Larry Scott has proven himself as a recruiter. Now, it’s time to prove himself as a coach.
The Tennessee tight ends coach helped the Vols land four-star cornerback Tyler Byrd from Naples (Fla.) High School and receiver Latrell Williams from Columbia High School (Lake City, Fla.). That was impressive considering Scott was just hired in January. Now, with spring practice on the docket, it’s time to coach football.
“I really enjoy him in the program,” junior tight end Jason Croom said of Scott. “He brings a lot of excitement into the program. He’s always up-tempo. He’s always encouraging. I’m real hard on myself, but he’s like ‘You’re good. Next time don’t make that same mistake.’ He said just study it and improve on it.”
Croom is Scott’s greatest challenge. A former receiver, Croom is 6-foot-5 and around 250 pounds. He’s potentially an incredibly athletic pass-catcher who would be a tough matchup for almost any linebacker and many safeties.
“He’s adjusted really well,” Scott said. “Jason right now is a sponge. He’s into it. He wants to learn ball. He wants to get better everyday. He’s following right along the lines of what our focus is the spring, which is individual improvement, overall unit improvement and team improvement. He’s really raring to go and excited to be back out there on the field. He’s running well and moving around at 250-plus pounds now. He’s excited and doing really well.”
Croom has suffered some significant injuries while at Tennessee. Knee and shoulder issues have both kept him off the field, and moving to tight end means more contact. Scott said returning to the field is all about Croom’s mindset.
“When you come off of an injury like that, 90 percent of it’s psychological, making sure you have your confidence level back where it needs to be,” Scott said. “He’s doing a really good job. He trusts the people that are here and around him that we’ll take good care of him and make sure he’s ready to go when he’s needed.”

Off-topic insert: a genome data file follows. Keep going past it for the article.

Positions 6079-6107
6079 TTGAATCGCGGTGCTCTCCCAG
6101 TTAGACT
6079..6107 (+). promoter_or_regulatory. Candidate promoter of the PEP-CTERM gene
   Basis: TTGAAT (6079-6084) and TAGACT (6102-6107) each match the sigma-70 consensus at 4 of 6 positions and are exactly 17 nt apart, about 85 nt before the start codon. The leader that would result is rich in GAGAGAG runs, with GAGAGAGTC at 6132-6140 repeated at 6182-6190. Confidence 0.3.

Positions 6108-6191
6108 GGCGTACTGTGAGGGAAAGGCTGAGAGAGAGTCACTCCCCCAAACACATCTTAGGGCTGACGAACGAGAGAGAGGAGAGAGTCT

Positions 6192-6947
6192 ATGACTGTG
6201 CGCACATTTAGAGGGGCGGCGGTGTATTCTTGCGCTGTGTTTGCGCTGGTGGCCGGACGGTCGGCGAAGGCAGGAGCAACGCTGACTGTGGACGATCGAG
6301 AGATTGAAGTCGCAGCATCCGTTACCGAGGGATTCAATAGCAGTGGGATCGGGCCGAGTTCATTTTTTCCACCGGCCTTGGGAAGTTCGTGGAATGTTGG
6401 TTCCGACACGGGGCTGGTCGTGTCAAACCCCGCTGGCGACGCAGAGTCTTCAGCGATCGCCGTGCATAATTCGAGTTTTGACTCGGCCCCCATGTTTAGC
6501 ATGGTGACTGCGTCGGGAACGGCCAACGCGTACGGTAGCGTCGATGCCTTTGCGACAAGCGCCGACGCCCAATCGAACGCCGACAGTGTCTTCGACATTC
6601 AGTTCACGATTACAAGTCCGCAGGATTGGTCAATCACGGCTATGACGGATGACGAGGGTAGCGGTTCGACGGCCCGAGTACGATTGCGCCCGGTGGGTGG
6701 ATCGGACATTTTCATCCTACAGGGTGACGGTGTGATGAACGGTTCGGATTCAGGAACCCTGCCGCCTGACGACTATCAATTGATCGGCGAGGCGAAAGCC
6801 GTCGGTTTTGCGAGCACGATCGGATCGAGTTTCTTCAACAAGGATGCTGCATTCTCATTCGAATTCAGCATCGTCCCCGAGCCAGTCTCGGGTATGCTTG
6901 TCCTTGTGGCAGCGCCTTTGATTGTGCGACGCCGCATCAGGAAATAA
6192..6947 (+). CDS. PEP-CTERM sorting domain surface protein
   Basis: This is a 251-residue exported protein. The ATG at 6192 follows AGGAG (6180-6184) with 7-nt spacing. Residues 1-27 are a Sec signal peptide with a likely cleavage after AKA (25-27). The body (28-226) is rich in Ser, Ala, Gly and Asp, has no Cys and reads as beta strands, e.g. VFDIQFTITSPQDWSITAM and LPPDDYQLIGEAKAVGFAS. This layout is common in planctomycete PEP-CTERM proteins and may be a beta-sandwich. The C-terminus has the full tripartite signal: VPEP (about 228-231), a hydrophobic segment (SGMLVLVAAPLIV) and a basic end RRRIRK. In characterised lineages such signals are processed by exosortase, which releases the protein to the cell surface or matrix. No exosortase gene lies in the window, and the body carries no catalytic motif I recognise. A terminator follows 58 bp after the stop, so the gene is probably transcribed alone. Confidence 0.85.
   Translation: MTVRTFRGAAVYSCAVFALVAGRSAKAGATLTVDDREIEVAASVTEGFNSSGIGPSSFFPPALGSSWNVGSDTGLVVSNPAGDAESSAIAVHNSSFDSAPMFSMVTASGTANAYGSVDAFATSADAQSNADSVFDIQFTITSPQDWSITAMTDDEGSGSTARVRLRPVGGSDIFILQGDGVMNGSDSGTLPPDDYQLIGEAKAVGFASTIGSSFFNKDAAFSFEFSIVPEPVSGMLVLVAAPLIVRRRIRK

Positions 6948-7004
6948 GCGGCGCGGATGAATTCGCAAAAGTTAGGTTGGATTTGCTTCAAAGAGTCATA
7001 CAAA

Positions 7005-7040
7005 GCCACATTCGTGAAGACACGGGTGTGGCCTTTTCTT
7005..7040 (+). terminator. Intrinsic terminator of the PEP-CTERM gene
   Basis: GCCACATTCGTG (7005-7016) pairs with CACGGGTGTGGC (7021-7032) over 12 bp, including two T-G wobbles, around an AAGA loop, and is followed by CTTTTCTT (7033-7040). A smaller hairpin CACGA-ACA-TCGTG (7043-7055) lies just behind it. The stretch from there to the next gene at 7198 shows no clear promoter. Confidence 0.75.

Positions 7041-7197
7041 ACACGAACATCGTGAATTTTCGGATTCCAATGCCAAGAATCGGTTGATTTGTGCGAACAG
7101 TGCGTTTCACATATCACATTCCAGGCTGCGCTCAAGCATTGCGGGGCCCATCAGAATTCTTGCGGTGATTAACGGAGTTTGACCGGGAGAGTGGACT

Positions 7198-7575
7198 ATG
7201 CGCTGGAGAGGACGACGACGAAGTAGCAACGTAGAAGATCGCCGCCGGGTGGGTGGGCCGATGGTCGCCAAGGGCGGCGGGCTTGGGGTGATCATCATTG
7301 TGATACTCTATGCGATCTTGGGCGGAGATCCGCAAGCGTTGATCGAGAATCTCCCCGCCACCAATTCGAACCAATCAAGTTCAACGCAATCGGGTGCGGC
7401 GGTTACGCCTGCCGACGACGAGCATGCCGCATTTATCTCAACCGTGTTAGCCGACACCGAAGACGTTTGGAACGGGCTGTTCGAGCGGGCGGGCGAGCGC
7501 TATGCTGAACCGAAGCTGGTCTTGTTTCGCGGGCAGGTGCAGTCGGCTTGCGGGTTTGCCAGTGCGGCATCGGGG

Scott said he’s coached converted receivers before. Much of the transition is about how a team utilizes a more athletic tight end and the player’s willingness to accept blocking in the tackle box.
“If you add that piece to it, it’s just tying in the fundamentals, how to step, how to put your body in position and make those blocks,” Scott said. “But the biggest thing is just being willing and he has that.”
Croom isn’t Scott’s only option at tight end. Ethan Wolf has started 23 of his 25 games at Tennessee, and Scott likes plenty about the budding star.
“Everything about him,” Scott said. “He is a student of the game. He works hard. He wants to be really good. He listens and tries to take every piece of coaching that you can offer to him. He is a communicator. You need that thirst for knowledge, and he has some of those intangible things that takes good players and makes them great players.”
Scott could complain about his lack of depth at tight end. Outside of Wolf and Croom, he doesn’t have a player who has logged significant playing time in a college game.
“If you keep your mindset on improving the entire room, hopefully you overcome some of that and build the players that you have…It’s about development,” Scott said. “If you have concerns about the depth that you have, develop the kids you have.”
Croom tops that list.